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Fishing Report

Jul 10, 2018 | Todd Lanning Tyler_Big_Brown.jpg

Harriman Ranch

Depending on who you talk to, the ranch is either horrible or the best it’s been in years. Perhaps it’s because I’m a glass half full type of guy, I think the Ranch has been amazing so far this summer. The big rainbows that call the ranch home are tough, they always have been and I think they always will be. I have heard all the “big fish are gone” I have to disagree. The big fish are there. Sometimes you just have to work a little harder. This year I only fished the brown drake hatch twice. I saw plenty of large trout. I also saw large crowds. A few customers came in the shop with pics of very large trout. The biggest was close to 26 inches. The green drakes are still around and plenty of PMDs. Flavs have started to make an appearance and the caddis hatches have been amazing. I have noticed gray drakes around as well as yellow sallies. If you’re in the area, despite all the negative you may be hearing, I would suggest giving the Ranch a shot. Keep in mind the ranch is not an instant gratification type of fishery. Put some time in. Watch the banks close. I have been finding some great fish tucked in tight. Slow down a little and really observe what’s happening on the water. A $2.00 fish tank net might be the single most important part of all your equipment. Lastly I would say, make sure your hooks are barbless. That’s the law in the ranch. Land your catch quickly and keep em wet. If you need the hero pic, then hold your breath while you have the fish out of the water. Don’t forget some beetle patterns and I would some caddis as well. Watch for Flavs to hatch in the evenings and make sure you have plenty of Flav spinners in the mornings.

Box Canyon

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I fished the box this weekend with my friend Jana. I had my patience put to the test. While the Box was virtually void of fishing folks, it was a flotilla of water craft that could have competed with Mack’s inn. I even saw some folks come by in a giant inflated unicorn, yep a giant inflatable unicorn. I sat at the boat ramp for half an hour while two families prepared for a day fun on the ramp. I bit my tongue and waited patiently. After we launched I walked the boat up towards the dam. There were plenty of PMDs hatching and lots of smaller fish on the rise. What really got me excited was the amount of golden stones I saw in the air. We messed around with PMDs and golden stone patterns on the upper end and found a few fish that were willing to play. The tilt wing #16 PMD and a #16 olive Anato May Nymph worked very well. As we stated down we stopped in a few runs and fished a #8 rubber legs with #16 brown zebra midge. We continued on down and the golden stones really started coming. I even saw a few bats out eating goldens. We cut the nymphs off and tied on Mikes Henry’s Fork stone golden. Jana did a great job putting the fly where it needed to be. We had to sort through some smaller fish but she did hook into two trout that pushed the 18 to 19 inch mark. It was a great day in the Box.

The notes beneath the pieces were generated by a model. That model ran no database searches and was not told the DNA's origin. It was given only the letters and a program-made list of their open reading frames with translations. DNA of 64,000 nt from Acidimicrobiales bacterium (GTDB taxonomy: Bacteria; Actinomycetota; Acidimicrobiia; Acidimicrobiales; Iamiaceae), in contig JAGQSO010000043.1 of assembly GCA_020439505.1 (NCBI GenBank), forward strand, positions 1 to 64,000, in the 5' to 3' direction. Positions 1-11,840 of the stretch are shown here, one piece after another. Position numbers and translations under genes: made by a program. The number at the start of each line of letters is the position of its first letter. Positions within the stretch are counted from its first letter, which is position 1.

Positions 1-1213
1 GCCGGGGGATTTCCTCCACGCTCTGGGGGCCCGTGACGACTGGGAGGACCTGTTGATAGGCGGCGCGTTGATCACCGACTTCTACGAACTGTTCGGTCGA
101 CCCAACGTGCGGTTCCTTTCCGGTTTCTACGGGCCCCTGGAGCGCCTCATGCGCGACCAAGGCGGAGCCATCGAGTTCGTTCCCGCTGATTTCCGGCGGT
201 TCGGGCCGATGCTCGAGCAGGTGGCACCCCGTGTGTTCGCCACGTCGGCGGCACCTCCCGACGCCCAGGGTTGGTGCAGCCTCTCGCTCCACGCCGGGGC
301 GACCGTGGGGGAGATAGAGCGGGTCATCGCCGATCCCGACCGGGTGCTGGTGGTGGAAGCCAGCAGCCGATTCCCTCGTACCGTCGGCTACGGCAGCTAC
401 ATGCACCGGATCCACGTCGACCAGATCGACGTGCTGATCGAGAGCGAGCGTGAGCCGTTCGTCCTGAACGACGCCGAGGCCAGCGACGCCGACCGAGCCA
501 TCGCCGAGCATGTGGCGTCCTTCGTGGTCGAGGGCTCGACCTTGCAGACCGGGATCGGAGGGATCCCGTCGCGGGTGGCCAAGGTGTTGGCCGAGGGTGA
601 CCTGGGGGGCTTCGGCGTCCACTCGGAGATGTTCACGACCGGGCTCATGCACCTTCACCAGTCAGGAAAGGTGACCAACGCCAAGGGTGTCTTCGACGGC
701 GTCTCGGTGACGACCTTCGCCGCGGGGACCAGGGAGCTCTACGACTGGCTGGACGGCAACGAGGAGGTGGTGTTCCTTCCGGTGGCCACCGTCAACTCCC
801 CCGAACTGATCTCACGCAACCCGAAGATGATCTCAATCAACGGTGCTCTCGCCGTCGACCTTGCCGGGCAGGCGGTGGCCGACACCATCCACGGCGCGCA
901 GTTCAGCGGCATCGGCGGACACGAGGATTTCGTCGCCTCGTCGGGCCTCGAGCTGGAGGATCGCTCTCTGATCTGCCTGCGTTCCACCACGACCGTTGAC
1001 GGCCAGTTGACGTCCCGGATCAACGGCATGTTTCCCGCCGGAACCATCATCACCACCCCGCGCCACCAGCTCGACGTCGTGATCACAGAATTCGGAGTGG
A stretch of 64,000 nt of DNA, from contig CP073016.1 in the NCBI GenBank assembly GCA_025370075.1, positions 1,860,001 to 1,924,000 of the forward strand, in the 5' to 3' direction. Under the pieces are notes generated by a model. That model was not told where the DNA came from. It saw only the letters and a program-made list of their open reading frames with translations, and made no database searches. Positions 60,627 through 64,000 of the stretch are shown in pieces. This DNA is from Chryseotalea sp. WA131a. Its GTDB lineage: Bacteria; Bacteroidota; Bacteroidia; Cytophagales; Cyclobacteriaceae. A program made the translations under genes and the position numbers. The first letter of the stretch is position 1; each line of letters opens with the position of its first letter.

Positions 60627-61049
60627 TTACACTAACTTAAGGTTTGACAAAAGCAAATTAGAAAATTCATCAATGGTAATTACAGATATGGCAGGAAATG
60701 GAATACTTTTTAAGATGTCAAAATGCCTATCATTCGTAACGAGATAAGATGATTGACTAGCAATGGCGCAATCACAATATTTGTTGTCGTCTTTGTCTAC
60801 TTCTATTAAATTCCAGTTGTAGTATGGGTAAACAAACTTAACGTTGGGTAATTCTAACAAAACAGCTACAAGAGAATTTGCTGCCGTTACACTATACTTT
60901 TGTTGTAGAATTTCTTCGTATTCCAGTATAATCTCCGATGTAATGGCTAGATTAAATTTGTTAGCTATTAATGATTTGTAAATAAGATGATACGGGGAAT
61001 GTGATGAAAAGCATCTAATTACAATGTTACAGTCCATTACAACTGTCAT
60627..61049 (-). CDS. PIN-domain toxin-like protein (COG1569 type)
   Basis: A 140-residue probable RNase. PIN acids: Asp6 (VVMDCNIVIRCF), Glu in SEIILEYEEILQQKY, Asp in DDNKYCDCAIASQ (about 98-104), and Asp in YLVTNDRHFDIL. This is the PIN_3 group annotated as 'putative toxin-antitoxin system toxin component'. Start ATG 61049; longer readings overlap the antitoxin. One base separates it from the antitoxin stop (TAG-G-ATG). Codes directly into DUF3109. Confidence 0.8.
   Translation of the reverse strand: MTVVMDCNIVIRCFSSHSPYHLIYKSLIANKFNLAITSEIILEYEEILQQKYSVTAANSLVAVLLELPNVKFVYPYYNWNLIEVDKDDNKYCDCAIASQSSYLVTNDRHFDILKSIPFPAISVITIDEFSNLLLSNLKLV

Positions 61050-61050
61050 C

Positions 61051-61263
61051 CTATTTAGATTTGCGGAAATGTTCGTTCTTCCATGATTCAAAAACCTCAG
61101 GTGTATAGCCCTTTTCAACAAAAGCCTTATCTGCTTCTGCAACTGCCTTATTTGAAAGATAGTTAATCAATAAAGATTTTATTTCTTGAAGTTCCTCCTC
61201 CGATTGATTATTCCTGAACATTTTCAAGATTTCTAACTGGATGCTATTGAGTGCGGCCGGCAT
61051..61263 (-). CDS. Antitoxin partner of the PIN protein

Lower River

If you’re planning on fishing from Ashton on down I would focus on fishing in the mornings and the evenings. Midday temps are on the rise and water levels have dropped somewhat. There are still some gray drakes around and again the caddis flies are thick. I think you could spent an entire evening just around Ora Bridge swinging soft hackles and fishing #16 spent partridge caddis. Midday I would fish #14 olive or brown zebra midges. Get them down deep. If the early morning is your thing then a streamer run might be in order.

Teton River

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The Teton has come into shape and is fishing great. The evening caddis have been thick and PMDs hatches are good. There are also a few gray drakes around. If you’re headed to the upper I think a handful of golden stones is wise. If you have time to head down to the Teton after work, I would have some soft hackles and some Mike’s caddis emergers. A high-vis caddis is also a good idea. Don’t be afraid to swing soft hackles or the caddis emerger. Sometimes dead drifting a caddis emerger under a dun or dry caddis will work very well. I would also have some #16 limestone cripples.

Madison River

You can’t go wrong on the Madison this time of the year. You will find adult salmon flies from Reynolds Bridge to McAtee. Mike’s Henry’s Fork foam stone will get the job done for you. I would also have some #6 black rubber legs. The caddis hatches have been solid and I also have seen yellow sallies and a few green drakes in the walk wade section. There are also PMDs. Plenty of reasons to head to the Madison for sure.

South Fork

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The South Fork has also come alive. The water is still somewhat off color but the salmon flies are there. The flows are at 12400 and should stay that way for a while. I would have a little bit of everything for the South Fork. Pink Alberts and Salmon flies. I would have yellow sallies and golden stones. Rubber legs, zebra midges and two bit hookers. The South Fork should just get better and better as we go. The reservoir is full and water temps should remain favorable well into August and September.

Yellowstone Park

This is an exciting time. The Yellowstone River opens this Sunday! My bet is the water will be high but there is always a few big bugs around on the opener. If you want to avoid the crowds then a trip up north would be a good call. Slough creek is high but the color is great. The Lamar is high and off color but if the weather pattern holds then that might change by the weekend. While the Madison and the fire hole have continued to fish well I would say in another week water temps might slow things down.